However, while the use of BIM authoring and coordination tools will create more structured data, there will still be extensive reliance on unstructured data. Industry estimates suggest around 70 per cent of data in a BIM-enabled project will remain non-graphical, and the process of delivering a project will still involve an eco-system of other standard IT tools to exchange proposals, correspondence, contracts, reports, schedules and masses of commercial and process-related information.

Genuine Big Data is being created constantly and in ever-increasing volumes. Meteorology, complex physics, biological research, and financial services are just some of the prodigious generators of data. The data is being created by a growing array of devices, from mobile telephones and barcode scanners to cameras, laser scanners, and microphones; from RFID readers and wireless sensors to streaming instrumentation (“the Internet of things”). Population growth, expanding technology use, and increased literacy are accelerating generation.

While BI is highly appropriate to analytics challenges focused on structured data, Big Data analytics involves the additional collation and processing of substantial volumes of unstructured data, often from multiple sources, and combining various data- and text-mining, data optimisation, and search techniques. More importantly, Big Data analytics are often conducted on massively parallel software running across multiple servers, allowing literally millions of files and hundreds of millions of pieces of data – structured, semi-structured, and unstructured – to be explored, patterns to be detected, and anomalies to be identified.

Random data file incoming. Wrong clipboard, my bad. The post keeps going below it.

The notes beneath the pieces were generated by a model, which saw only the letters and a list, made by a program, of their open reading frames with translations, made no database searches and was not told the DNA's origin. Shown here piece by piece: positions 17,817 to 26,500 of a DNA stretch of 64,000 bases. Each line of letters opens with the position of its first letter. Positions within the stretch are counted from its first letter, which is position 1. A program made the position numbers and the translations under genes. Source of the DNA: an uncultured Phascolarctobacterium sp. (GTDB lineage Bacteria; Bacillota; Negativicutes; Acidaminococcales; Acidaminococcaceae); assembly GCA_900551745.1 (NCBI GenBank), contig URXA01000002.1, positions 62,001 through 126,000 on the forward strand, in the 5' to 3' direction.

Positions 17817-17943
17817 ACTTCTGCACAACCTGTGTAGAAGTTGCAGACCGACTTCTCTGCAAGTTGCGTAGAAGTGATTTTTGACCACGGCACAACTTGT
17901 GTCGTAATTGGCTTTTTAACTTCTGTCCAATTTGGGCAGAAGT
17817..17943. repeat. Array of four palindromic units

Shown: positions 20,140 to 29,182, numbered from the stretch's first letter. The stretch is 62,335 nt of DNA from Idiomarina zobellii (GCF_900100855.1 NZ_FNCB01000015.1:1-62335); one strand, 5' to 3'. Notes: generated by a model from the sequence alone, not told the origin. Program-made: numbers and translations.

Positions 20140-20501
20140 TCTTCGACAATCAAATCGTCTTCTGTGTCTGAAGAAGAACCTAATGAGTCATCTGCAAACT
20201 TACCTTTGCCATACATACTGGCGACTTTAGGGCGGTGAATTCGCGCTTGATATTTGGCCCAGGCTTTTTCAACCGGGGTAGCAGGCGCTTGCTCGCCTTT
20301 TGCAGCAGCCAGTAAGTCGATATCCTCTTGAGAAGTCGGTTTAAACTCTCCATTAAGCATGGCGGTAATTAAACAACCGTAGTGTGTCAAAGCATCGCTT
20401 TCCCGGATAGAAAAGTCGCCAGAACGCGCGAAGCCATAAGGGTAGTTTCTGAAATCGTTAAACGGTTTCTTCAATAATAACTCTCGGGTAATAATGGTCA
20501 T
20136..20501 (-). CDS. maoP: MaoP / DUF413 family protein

The built environment BIM and Big Data opportunity

As described earlier, the architecture, engineering, and construction industry has traditionally operated in a very silo-type way, with datasets being confined to individual organisations and/or construction phases. Growing adoption of BIM-based principles is helping to break down these barriers and achieve higher levels of data interoperability during the design and construction phases This initial investment in BIM is also set to revolutionise the operational phase, which accounts for the majority of the lifetime cost of a built asset.